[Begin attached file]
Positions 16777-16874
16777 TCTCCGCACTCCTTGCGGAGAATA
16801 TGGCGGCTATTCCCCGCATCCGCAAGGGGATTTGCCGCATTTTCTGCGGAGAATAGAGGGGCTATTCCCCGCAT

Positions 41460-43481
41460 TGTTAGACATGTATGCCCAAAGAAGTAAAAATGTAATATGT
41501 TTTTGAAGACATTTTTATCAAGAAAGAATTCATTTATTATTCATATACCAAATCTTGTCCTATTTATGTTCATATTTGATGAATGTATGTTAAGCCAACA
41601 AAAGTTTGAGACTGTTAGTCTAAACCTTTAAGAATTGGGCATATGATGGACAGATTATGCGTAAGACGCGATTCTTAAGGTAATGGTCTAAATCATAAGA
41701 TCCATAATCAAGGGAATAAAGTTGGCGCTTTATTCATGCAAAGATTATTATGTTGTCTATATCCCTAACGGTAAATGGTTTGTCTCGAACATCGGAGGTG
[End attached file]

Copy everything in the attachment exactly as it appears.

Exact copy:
Positions 16777-16874
16777 TCTCCGCACTCCTTGCGGAGAATA
16801 TGGCGGCTATTCCCCGCATCCGCAAGGGGATTTGCCGCATTTTCTGCGGAGAATAGAGGGGCTATTCCCCGCAT

Positions 41460-43481
41460 TGTTAGACATGTATGCCCAAAGAAGTAAAAATGTAATATGT
41501 TTTTGAAGACATTTTTATCAAGAAAGAATTCATTTATTATTCATATACCAAATCTTGTCCTATTTATGTTCATATTTGATGAATGTATGTTAAGCCAACA
41601 AAAGTTTGAGACTGTTAGTCTAAACCTTTAAGAATTGGGCATATGATGGACAGATTATGCGTAAGACGCGATTCTTAAGGTAATGGTCTAAATCATAAGA
41701 TCCATAATCAAGGGAATAAAGTTGGCGCTTTATTCATGCAAAGATTATTATGTTGTCTATATCCCTAACGGTAAATGGTTTGTCTCGAACATCGGAGGTG